These can also be used for chores well done, crossing the street correctly, or whatever else you would like to reward your child for doing.  They're great for positive reinforcement.  I've got different sizes and colors available in my Etsy shop.

Friday, July 17, 2015

I've been featured!

Hello folks!  I was going to write a long, thought out post about potty training, but I'm just plain exhausted from teaching swim lessons. 

But I do have some good news!  I've been featured on the Waldorf on Etsy Blog!  If you're looking for some beautiful gifts, go check them out.  The stuffed tiger (a.k.a. Hobbes) is mine.

Sunday, July 12, 2015

Dear Parents: Don't Panic!

Being in charge of a baby or child is stressful.  Whether you're a parent, teacher, nanny, or just taking care of a friend's baby for an hour, it's easy to freak out over the littlest things.  The two words I say the most to parents is DON'T PANIC.  Seriously.

Children respond to your reactions.  If your child falls and you immediately scoop them up and scream "Oh no!" they will respond to your emotions.  If you wait a half second to see if they are actually hurt, sometimes they are fine!

Another thing I have learned is that little ones will remember the last thing.  When I teach swim lessons, I never push the child or baby in the last five minutes.  I always try to end the lesson on positivity, and letting them play with toys.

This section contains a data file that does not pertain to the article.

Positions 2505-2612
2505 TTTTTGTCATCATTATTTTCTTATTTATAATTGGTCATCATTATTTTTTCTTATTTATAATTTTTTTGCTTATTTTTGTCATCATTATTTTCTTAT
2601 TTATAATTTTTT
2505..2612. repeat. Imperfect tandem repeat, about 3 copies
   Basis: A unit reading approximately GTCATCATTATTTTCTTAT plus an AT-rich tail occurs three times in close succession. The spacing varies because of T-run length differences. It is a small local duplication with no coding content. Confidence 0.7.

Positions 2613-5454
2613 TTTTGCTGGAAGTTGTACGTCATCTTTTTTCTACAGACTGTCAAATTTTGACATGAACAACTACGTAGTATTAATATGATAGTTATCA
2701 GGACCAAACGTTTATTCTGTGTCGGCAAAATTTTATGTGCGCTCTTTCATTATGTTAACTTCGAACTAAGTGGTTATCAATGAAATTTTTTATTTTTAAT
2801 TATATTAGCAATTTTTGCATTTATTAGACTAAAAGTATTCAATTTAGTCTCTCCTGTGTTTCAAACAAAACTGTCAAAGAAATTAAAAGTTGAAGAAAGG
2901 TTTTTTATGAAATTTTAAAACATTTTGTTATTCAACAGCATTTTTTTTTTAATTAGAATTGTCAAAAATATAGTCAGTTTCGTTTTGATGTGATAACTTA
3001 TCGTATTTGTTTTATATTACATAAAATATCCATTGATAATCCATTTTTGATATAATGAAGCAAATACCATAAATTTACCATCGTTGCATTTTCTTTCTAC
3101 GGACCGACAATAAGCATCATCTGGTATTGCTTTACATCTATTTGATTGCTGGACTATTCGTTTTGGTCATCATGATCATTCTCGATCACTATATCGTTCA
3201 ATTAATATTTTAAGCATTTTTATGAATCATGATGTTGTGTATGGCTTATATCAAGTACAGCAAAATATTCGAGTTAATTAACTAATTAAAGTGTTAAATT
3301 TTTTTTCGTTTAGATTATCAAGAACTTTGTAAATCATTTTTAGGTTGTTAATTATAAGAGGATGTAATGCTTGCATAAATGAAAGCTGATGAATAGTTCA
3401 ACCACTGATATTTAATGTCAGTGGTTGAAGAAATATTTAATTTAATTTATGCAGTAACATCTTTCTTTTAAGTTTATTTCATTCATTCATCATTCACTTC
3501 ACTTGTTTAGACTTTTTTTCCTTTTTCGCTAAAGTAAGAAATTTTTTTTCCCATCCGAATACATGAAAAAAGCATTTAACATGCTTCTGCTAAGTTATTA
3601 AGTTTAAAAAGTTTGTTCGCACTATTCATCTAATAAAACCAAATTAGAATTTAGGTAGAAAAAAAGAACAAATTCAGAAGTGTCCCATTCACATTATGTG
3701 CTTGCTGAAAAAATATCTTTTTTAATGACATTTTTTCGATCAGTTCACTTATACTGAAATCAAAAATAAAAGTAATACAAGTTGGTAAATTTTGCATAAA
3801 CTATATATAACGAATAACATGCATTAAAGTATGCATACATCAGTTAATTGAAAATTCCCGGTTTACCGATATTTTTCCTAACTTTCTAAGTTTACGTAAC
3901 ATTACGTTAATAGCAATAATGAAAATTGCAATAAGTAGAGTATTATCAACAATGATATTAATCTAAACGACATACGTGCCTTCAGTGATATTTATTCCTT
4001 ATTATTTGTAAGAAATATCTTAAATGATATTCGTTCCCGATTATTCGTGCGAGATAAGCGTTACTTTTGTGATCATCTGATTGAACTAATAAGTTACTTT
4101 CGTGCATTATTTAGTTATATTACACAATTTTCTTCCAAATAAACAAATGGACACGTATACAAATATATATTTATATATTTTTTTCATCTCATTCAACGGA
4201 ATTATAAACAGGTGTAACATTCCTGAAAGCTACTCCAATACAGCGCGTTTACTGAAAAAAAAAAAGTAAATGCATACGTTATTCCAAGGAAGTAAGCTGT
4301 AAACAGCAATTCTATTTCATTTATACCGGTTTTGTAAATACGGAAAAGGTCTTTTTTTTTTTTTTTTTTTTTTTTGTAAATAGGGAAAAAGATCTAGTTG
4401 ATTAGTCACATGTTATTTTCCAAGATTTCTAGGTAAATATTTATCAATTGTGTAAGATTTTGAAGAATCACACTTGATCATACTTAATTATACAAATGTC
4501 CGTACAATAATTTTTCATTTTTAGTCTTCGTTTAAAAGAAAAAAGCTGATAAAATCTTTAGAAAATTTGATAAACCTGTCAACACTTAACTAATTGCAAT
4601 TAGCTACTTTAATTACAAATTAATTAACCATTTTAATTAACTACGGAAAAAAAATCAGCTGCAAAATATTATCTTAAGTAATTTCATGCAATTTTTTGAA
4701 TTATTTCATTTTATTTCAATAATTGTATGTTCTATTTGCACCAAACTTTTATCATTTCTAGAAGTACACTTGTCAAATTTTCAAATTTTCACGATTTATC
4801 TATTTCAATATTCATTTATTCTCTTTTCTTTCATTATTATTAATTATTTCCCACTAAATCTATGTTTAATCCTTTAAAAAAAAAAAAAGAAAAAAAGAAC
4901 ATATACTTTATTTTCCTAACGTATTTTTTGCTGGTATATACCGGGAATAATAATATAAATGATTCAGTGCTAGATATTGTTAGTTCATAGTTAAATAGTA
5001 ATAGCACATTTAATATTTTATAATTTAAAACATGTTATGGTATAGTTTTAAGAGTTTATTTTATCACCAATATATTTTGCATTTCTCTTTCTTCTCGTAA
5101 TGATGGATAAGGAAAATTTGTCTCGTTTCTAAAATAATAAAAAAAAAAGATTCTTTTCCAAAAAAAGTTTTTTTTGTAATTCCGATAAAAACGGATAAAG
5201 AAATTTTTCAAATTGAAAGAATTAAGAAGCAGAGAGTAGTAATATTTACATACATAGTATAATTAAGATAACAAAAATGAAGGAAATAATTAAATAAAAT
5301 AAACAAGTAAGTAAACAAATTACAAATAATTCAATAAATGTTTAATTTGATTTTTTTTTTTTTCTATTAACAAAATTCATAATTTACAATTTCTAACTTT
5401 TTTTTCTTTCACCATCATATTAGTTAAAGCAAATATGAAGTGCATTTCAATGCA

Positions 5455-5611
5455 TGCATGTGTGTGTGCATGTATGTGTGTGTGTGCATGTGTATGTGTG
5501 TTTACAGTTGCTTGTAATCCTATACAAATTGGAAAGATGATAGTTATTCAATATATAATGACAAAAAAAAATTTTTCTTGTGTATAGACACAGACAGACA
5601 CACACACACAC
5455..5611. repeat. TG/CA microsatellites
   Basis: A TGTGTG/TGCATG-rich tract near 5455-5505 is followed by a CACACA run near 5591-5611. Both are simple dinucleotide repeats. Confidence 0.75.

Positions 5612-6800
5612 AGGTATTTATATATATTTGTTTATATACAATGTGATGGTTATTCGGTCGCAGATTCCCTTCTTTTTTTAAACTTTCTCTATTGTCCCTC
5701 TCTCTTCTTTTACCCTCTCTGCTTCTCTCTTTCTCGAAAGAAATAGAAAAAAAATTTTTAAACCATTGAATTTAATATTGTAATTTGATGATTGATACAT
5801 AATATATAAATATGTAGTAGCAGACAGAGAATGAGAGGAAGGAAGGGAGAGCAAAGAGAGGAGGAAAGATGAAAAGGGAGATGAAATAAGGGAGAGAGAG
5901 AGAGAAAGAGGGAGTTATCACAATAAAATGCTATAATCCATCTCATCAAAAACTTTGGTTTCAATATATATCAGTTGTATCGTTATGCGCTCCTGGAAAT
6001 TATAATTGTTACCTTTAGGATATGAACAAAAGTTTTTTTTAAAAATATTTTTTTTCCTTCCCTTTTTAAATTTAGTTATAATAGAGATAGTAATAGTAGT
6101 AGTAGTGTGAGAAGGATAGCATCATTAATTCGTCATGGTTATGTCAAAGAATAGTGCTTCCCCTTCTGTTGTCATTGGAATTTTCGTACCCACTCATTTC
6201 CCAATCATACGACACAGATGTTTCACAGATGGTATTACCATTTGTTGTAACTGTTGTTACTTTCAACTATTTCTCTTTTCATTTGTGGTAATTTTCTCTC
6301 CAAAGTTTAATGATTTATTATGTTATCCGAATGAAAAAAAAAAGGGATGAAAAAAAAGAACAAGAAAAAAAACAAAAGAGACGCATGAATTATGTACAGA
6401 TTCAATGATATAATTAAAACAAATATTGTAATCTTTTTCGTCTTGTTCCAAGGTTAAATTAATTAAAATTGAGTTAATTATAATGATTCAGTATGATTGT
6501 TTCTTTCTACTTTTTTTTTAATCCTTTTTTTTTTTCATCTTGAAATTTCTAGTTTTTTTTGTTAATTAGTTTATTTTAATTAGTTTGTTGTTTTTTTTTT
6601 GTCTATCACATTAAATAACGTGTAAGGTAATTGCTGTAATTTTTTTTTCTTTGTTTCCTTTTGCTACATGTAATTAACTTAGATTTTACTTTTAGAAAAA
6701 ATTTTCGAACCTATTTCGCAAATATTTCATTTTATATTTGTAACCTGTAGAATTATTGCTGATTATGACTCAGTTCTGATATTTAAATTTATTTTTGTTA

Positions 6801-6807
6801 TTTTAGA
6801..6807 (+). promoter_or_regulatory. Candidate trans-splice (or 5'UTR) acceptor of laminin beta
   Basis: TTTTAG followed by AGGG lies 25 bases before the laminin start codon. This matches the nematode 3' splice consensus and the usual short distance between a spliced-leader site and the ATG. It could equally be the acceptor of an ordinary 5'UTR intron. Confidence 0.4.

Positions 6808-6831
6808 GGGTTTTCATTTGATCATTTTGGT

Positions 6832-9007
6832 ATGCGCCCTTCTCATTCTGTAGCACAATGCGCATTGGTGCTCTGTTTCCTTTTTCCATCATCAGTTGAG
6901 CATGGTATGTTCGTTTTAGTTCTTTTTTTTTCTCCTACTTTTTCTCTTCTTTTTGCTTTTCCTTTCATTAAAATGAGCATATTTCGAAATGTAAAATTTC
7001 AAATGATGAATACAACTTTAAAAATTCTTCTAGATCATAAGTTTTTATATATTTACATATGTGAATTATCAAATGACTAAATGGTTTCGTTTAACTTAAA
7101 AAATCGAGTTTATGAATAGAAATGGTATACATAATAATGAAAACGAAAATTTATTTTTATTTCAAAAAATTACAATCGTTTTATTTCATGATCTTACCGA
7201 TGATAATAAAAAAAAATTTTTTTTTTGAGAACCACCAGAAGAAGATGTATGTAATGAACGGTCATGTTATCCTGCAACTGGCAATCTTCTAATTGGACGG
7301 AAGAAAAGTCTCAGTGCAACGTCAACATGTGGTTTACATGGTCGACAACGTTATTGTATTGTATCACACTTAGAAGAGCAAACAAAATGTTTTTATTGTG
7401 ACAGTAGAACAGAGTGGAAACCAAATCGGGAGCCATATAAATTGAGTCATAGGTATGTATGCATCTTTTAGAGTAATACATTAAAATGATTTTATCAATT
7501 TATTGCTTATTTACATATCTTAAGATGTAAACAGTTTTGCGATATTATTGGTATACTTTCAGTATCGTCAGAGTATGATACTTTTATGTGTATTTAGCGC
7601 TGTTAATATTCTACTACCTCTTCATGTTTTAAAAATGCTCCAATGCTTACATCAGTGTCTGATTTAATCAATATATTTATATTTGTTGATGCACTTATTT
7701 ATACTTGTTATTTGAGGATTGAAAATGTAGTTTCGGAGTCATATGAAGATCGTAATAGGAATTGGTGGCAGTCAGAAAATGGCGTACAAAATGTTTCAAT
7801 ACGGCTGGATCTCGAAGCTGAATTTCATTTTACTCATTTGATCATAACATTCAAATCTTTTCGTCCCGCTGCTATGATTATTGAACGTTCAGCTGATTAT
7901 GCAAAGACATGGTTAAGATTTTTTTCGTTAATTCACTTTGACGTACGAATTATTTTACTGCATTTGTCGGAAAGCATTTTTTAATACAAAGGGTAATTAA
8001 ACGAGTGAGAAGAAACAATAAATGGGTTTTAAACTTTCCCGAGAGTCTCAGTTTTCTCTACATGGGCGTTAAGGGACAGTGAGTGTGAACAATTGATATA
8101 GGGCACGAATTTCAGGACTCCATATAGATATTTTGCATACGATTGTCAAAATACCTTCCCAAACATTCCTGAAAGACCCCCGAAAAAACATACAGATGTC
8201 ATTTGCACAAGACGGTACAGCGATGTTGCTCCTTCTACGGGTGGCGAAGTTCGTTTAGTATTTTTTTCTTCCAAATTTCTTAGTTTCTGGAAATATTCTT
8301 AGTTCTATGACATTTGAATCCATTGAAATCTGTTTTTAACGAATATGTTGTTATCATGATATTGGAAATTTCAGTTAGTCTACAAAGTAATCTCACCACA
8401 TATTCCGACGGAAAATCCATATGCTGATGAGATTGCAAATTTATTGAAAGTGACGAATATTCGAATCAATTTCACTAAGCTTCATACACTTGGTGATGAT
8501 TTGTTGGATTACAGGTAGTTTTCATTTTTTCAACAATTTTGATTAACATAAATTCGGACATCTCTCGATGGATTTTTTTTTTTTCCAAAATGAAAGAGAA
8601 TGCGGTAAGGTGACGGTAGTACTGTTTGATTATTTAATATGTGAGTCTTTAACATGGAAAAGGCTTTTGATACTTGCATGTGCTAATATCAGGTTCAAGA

One of my places of work.

One of my clients told me about implementing this in a scary situation.  It was the first time he put his infant daughter into a daycare, just for an hour so he could get in a workout.  When he returned, he found mayhem.  Right at that moment, another child BIT his daughter!

I saw her the next day, and right on her cheek was a circular bruise with tiny teeth marks.

Of course, everyone was in a panic.  But my client remembered not to panic and not to leave the daycare while she was crying.  So he sat with her, cuddled her, and calmed her down.  The little boy who bit her was a toddler, who was probably trying to show affection or maybe was just teething terribly.  Either way, this was not out of malice.  My client even sat with the boy to make sure he knew he did nothing wrong.  He stayed calm and collected, and both his daughter and the little boy were able to calm down.  His daughter wasn't seriously hurt, and since he waited until she was in a better mood, she will remember playing with her daddy and a new friend.